‘Once In A Lifetime’: Wyoming Hunter Recounts Rare Mountain Goat Get

in Wyoming outdoors/News/Hunting

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By Mark Heinz, Outdoors Reporter
Mark@CowboyStateDaily.com

Physical fitness, good marksmanship and grizzly country savvy are all important on a hunt for Rocky Mountain goats, Guy Litt of Laramie said. 

But patience is probably the most important element of all – if you’re lucky enough to get a rare tag to hunt them in Wyoming.

“My hunt was an exercise in patience,” he told Cowboy State Daily. “I had to have patience to wait for when the goats would move out of dangerous places and into areas where I could stalk them.”

After hunting for several days during an August archery season, Litt’s efforts paid off on Sept. 1, the opening day of mountain goat rifle season.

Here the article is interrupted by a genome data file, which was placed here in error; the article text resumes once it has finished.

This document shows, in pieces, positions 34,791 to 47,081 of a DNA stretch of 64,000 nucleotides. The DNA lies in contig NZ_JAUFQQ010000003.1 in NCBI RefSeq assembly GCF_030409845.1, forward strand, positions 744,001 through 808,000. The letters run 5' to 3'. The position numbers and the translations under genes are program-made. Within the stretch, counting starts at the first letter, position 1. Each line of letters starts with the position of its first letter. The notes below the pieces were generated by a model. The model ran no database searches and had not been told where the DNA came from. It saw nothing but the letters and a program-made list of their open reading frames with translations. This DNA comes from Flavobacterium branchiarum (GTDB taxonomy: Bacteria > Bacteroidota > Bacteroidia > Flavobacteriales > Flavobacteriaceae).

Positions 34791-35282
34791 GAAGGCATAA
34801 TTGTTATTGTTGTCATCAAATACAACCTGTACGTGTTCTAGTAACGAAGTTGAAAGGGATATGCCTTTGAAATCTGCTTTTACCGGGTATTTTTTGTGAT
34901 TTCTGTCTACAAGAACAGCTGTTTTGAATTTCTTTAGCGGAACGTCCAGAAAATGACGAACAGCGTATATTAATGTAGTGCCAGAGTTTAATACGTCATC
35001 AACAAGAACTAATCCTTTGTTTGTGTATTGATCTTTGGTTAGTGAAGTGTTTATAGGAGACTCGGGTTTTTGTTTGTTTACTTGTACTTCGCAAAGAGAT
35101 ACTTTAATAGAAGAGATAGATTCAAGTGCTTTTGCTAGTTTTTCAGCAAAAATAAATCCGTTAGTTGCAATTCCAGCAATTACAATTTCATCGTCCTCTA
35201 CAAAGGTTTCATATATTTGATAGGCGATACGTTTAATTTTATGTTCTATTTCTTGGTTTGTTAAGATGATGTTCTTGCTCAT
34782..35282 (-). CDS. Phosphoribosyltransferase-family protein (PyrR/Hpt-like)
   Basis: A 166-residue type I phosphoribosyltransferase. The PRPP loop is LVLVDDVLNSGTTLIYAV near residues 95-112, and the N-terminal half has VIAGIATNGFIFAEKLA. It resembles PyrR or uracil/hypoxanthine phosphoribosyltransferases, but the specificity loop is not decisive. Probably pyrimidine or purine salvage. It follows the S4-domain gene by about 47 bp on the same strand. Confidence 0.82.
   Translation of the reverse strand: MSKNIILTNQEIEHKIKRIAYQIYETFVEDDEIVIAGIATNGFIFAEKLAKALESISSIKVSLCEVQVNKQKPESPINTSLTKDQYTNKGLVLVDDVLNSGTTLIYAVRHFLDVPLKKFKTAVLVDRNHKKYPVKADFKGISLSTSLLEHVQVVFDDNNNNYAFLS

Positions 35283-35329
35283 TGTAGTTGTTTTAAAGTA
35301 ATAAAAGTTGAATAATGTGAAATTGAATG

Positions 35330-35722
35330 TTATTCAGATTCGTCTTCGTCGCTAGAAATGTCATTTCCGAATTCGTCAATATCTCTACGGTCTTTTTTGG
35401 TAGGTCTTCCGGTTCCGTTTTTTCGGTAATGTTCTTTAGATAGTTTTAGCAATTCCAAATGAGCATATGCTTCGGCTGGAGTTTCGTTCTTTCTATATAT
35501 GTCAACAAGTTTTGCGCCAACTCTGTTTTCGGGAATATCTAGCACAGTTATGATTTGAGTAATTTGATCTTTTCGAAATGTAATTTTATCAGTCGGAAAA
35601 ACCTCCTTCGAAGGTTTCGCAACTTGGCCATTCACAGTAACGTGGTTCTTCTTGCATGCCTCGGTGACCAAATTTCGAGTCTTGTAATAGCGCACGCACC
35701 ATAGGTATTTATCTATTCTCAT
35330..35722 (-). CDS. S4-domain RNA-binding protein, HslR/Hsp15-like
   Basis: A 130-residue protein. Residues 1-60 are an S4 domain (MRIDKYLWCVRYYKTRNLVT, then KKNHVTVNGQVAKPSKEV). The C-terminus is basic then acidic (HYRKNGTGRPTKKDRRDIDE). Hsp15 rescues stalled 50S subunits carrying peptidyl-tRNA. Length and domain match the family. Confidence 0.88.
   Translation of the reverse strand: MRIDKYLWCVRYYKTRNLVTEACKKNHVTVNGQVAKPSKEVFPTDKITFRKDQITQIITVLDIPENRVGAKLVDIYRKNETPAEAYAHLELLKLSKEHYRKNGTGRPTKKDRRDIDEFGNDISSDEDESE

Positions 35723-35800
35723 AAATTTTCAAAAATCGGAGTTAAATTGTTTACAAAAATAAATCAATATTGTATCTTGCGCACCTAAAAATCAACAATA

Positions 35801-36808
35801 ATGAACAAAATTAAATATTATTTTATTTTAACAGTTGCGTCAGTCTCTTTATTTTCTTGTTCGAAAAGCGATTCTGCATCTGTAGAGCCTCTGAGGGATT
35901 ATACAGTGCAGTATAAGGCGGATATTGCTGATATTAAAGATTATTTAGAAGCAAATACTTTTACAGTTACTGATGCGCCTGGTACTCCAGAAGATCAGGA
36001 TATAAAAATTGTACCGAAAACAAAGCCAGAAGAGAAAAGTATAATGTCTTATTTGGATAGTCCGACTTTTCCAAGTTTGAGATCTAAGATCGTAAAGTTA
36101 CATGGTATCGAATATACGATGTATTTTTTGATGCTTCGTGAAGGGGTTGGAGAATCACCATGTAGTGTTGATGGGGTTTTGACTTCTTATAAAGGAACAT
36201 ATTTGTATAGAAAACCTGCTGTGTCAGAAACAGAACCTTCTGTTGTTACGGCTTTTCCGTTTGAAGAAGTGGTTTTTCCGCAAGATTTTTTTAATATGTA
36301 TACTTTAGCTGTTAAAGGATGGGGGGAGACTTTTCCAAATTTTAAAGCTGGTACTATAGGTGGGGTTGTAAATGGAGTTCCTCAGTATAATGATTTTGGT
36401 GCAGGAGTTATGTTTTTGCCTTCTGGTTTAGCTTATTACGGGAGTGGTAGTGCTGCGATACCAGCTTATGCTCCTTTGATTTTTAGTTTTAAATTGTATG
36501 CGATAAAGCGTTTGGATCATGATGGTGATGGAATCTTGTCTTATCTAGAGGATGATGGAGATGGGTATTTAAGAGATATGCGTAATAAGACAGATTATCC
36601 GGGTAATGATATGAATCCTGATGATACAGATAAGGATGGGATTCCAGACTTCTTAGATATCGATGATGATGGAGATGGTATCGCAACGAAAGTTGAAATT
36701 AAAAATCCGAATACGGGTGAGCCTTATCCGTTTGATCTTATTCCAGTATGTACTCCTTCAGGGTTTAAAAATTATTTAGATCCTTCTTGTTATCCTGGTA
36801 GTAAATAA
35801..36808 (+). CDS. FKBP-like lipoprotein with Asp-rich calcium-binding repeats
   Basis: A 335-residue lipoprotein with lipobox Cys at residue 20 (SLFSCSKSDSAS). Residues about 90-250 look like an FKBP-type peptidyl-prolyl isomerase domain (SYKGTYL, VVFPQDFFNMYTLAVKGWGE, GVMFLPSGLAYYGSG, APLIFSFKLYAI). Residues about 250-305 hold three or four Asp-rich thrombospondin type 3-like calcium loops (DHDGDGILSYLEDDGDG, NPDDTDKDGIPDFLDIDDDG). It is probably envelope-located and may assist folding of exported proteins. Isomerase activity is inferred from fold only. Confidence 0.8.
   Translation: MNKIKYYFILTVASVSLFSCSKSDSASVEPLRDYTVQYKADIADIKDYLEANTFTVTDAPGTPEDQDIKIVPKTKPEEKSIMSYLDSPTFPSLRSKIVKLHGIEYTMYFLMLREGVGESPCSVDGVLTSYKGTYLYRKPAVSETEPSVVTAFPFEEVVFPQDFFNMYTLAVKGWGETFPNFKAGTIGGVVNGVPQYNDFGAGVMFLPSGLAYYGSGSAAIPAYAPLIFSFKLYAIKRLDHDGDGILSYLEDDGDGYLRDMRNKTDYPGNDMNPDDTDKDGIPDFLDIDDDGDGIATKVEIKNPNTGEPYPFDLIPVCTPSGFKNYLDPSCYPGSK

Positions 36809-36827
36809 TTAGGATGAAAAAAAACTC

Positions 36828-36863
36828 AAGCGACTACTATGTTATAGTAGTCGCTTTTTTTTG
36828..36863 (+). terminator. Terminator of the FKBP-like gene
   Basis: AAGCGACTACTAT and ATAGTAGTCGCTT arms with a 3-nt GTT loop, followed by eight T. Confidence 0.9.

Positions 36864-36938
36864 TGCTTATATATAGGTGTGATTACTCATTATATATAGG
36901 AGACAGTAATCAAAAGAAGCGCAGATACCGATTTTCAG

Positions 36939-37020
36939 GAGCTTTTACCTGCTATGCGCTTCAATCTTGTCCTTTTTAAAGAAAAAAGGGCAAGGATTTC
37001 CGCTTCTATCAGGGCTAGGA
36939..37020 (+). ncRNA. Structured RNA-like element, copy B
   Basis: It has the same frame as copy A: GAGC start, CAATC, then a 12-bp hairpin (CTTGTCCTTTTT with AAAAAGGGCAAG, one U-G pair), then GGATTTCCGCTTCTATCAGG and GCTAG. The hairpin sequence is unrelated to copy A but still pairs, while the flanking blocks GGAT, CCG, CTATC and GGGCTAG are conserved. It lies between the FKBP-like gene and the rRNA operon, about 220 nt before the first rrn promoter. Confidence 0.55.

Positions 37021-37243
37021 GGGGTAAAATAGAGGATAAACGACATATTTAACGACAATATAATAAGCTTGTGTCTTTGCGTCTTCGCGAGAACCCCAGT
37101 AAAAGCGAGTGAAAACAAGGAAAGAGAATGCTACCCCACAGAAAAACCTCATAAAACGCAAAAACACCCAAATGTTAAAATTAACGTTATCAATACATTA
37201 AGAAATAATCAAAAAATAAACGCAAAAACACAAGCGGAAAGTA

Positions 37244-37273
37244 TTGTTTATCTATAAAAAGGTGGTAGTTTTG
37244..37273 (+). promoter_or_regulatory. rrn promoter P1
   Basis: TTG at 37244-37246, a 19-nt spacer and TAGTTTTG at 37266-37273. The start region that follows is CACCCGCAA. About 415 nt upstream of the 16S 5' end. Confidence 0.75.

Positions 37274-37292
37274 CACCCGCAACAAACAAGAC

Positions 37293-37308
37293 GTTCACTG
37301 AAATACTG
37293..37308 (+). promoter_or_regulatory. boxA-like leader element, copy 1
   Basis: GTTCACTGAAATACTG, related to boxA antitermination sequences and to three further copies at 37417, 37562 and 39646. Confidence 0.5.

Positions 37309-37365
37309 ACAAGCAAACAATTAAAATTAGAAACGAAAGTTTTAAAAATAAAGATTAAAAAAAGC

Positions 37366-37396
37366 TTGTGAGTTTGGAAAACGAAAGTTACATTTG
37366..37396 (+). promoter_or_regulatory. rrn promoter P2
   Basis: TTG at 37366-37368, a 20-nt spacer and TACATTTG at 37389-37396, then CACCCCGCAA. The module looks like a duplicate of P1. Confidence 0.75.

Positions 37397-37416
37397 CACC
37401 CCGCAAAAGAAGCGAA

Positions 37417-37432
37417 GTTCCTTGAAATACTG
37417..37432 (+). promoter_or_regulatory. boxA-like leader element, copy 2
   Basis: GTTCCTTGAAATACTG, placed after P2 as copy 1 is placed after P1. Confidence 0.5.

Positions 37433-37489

Photo Courtesy Guy Litt

A Relatively Young Age

Even drawing a mountain goat tag was feat of luck. 

“I feel so fortunate, looking at the odds this past year,” he said. “There were 48 mountain goat tags available in Wyoming and 3,980 applicants.”

Mountain goats are among Wyoming’s “Big 5” game species, for which tags are especially scant and usually once-in-a-lifetime scores for hunters. The others include bighorn sheep, bison, moose and – if and when they’re delisted and legal to hunt – grizzly bears. 

Hunters will often spend many years compiling “preference points” to better their odds for drawing tags for moose and bighorn sheep. But the drawings for mountain goats are random selection, Litt said. 

“I feel super fortunate to have drawn a goat tag at my fairly young age,” said Litt, 35. “I’m working on building up preference points for my bighorn sheep tag, which I figure may take another 15 years.”


Guy Litt of Laramie shared this video from his recent mountain goat hunt.

Mountain Goat 101

Once Litt drew the tag, he started learning as much as he could about mountain goats, their habitat and hunting tactics.